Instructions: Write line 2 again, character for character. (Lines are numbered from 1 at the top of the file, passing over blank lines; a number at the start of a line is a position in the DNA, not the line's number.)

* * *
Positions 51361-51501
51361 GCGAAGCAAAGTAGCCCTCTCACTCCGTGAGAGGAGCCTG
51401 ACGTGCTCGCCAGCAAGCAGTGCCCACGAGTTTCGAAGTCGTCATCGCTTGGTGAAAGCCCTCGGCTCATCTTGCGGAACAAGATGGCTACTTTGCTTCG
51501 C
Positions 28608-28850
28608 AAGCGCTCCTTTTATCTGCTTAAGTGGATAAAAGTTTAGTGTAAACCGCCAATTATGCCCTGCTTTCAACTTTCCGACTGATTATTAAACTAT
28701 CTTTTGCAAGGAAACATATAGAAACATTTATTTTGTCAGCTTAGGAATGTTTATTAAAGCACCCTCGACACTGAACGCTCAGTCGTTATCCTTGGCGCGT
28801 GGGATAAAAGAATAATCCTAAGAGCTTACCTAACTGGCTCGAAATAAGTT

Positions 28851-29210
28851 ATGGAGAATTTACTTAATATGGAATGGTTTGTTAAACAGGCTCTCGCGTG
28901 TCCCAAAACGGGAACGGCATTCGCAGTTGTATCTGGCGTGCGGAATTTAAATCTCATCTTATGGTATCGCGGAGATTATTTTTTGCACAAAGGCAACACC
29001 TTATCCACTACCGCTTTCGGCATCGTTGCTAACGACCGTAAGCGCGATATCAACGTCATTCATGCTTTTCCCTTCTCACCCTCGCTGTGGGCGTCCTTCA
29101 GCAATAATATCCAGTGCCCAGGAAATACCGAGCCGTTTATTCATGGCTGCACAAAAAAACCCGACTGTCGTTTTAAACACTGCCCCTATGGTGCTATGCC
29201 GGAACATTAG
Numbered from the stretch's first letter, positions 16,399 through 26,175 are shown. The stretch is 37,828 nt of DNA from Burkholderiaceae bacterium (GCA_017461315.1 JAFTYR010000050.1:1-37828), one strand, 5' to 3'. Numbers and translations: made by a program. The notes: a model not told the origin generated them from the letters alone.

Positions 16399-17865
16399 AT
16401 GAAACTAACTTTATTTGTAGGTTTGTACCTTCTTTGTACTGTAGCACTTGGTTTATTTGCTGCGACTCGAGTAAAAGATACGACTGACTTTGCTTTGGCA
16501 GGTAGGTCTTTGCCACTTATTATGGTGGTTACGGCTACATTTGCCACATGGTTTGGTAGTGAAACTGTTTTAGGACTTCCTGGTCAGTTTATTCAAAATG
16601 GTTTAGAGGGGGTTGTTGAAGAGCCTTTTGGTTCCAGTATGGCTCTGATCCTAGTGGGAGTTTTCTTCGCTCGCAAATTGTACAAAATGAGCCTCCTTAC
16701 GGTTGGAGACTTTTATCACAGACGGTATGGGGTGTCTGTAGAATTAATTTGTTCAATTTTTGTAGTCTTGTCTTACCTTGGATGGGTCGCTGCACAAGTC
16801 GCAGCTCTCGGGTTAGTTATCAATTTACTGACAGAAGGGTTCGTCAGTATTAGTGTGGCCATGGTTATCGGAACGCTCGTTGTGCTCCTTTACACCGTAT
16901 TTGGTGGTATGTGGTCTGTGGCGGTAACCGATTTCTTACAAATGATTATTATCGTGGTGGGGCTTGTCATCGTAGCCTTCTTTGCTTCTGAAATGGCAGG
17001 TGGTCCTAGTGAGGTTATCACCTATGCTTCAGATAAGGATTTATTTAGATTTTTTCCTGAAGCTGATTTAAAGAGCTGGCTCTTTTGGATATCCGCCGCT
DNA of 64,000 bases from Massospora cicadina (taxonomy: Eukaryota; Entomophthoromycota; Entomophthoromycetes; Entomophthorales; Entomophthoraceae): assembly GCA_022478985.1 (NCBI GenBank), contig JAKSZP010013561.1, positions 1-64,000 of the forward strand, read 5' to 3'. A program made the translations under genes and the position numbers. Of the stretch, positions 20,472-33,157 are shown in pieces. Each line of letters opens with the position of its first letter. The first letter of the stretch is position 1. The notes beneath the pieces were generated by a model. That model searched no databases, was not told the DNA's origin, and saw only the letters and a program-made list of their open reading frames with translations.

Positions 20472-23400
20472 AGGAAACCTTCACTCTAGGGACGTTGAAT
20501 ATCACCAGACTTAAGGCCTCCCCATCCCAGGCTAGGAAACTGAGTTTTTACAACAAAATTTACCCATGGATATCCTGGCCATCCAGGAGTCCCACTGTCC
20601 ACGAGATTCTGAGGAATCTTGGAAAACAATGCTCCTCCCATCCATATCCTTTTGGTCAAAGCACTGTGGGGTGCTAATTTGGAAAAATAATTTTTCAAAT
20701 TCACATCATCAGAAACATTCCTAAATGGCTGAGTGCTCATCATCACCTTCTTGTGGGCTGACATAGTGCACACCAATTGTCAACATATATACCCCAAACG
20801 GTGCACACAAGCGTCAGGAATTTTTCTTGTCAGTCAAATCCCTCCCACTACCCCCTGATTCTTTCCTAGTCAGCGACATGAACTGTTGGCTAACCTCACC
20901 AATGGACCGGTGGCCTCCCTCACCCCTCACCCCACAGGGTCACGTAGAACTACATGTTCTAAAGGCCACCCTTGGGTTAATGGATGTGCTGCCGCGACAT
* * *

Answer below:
51361 GCGAAGCAAAGTAGCCCTCTCACTCCGTGAGAGGAGCCTG